12. Hi Finn,

    I’ve received a quote for Hareonsolar for 4BB HR- 250P-18/Bb solar panels 5kW system.
    They say that this is a Their 1 panel and is highly rated.

    What is your thoughts regarding the panel.


  13. Hi Finn
    Looking to purchase a 6 acre block in Kyneton Victoria which has the road entry on the west side and the views to the east towards Mount Macedon. So its and east/west running rectangular block essentially. We would want to build to take in the views from the living areas at the back of the house. The house being a long rectangle with most roof space running east and west. Given what you say would we be best to put panels on the east and west sides of the gable roof? Also maybe build a deep veranda on the east and west sides for the hot summer morning and afternoon sun?

  14. Andrew Jones says

    Hi Finn,
    I am looking to invest in a solar panel system. I live in the southern highlands of NSW postcode 2578. Do you recommend any reputable company’s in my area?
    Kind regards,

  15. Hi Finn
    I live in Perth. If I put panels facing WNW what would be the best inclination to mount these panels. Would it be steeper then 31deg due to the sun being lower in the sky? Also any reputable companies in Perth?

    • Finn Peacock says

      20-30 degrees from horizontal will get maximum year round energy if your panels are WNW facing in Perth. Steeper will actually lose energy yield overall.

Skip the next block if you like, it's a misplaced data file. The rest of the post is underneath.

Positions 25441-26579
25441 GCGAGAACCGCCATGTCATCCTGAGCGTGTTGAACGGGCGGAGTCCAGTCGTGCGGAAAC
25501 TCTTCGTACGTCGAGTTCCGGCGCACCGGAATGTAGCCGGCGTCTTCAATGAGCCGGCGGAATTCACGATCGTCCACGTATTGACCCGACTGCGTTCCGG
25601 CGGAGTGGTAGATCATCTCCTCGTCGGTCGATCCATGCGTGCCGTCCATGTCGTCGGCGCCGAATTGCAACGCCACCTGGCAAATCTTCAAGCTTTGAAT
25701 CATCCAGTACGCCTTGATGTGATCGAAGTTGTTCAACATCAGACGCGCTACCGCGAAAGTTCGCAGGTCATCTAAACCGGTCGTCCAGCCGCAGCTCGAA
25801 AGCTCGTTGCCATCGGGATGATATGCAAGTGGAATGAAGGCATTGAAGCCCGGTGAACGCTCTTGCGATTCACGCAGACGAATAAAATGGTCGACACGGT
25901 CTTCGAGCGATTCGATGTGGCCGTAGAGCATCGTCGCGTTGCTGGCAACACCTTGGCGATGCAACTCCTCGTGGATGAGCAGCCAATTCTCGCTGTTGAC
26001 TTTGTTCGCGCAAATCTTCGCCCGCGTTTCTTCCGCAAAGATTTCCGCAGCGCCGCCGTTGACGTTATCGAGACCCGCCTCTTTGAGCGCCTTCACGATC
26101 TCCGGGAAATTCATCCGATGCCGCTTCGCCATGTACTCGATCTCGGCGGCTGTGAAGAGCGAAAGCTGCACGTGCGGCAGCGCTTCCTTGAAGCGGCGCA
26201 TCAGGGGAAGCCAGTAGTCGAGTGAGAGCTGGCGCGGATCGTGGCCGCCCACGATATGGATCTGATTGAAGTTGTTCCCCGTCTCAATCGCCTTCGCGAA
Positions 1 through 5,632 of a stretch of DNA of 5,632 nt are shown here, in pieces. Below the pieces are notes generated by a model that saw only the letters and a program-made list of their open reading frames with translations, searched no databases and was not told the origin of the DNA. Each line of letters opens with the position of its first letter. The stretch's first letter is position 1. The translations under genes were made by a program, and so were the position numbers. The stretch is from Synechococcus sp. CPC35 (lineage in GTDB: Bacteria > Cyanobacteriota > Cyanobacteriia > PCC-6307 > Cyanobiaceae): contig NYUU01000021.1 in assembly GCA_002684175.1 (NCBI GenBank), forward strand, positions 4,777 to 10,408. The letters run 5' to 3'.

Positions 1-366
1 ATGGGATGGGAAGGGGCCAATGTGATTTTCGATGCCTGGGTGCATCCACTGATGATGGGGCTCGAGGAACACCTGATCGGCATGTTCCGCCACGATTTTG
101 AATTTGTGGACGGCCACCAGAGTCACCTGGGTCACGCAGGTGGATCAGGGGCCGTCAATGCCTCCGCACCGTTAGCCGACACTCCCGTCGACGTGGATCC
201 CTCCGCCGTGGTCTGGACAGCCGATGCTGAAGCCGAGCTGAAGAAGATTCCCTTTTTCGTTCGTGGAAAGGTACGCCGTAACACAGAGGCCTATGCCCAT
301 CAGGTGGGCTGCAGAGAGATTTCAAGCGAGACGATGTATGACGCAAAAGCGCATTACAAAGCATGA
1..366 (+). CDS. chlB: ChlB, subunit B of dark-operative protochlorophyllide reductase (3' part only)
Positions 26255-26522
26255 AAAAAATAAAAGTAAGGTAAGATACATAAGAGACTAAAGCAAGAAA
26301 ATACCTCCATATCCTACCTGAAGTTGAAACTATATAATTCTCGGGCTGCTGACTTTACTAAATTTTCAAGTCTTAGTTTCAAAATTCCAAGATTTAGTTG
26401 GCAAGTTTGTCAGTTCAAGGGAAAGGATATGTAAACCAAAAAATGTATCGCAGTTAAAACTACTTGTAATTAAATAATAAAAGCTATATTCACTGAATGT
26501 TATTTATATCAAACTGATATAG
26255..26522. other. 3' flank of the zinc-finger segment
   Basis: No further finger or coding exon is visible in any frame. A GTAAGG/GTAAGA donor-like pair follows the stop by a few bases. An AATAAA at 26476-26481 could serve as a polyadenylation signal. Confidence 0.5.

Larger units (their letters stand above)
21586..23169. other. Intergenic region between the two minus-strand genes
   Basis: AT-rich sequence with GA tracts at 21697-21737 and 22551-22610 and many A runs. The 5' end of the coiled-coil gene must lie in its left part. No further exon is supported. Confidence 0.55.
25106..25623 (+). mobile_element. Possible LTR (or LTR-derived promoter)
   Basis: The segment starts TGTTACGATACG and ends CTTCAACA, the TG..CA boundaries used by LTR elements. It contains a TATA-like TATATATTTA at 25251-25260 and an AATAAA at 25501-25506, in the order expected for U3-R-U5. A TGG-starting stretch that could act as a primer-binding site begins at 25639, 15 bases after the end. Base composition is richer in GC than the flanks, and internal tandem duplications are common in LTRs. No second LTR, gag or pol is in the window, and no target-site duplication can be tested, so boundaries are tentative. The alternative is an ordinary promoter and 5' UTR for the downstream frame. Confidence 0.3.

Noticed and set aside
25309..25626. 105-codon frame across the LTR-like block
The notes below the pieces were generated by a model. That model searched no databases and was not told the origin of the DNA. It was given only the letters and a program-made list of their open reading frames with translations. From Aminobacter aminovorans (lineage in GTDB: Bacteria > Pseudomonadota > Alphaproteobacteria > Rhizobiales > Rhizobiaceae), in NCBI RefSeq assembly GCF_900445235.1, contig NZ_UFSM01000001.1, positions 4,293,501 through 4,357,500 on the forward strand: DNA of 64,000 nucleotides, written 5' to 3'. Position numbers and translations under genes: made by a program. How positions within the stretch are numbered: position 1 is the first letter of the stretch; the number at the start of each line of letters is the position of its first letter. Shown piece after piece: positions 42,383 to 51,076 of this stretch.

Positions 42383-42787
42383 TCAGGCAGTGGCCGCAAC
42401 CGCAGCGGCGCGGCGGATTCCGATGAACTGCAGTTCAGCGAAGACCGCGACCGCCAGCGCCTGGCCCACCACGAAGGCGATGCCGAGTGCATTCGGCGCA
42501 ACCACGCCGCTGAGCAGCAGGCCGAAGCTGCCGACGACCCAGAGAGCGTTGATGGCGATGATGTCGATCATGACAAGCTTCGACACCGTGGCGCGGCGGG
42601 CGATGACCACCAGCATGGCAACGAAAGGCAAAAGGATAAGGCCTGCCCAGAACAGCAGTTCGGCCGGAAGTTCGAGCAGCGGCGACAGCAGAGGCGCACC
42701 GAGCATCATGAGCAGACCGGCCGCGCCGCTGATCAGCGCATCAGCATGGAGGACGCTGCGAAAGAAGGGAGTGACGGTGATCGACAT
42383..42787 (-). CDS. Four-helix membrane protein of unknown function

16. Sina Azari says

    Hi Finn,

    I do also live in Brabham, Perth and my panels need to face the west what would be the best indication to mount these panels?

    • Finn Peacock says

      When facing West in Perth, the flatter your panels, the more energy you’ll get over 12 months.

      At 10 degrees you’ll get 88% compared to the optimum orientation (30 deg north facing).
      At 20 degrees, 87%
      at 30 degrees 85%
      At 40 degrees 72%

      So any angle between 10 and 30 degrees from horizontal will work well.

  17. Hi Finn,
    Location is wollongbar nsw
    We have a E W pitch roof at 30deg.
    Both sides are approx 19mx7m

    After installing a grid connect system (not expecting any FiT) initially until battery prices come down.

    After thoughts on an all west facing setup as our house is empty from early morning except weekends and not home until afternoon


    • Finn Peacock says

      It absolutely sounds like west facing is the way to go for you.

      Expect to lose about 15% of your energy compared to North facing, but more than make up for it in self consumption $ savings.

      You should be able to still get a Feed In Tariff – this tool will show you the local retailer offers:

      When I pop postcode 2477 in there I see FiTs from 6c to 10c.

      Hope That Helps,


  18. Hi Finn, there is a lot of talk about East west split but what about a North West split, is that possible ? I will be building a house on the Fraser coast QLD that is true North facing with not a lot of roof space at North. I’m thinking the morning sun is fairly useless to a working household unless you have a pool to run for 6 hours a day so why couldn’t you have a NW set up? I’m guessing a NWE 3 way split is not possible due to needing 2 even amounts of panels.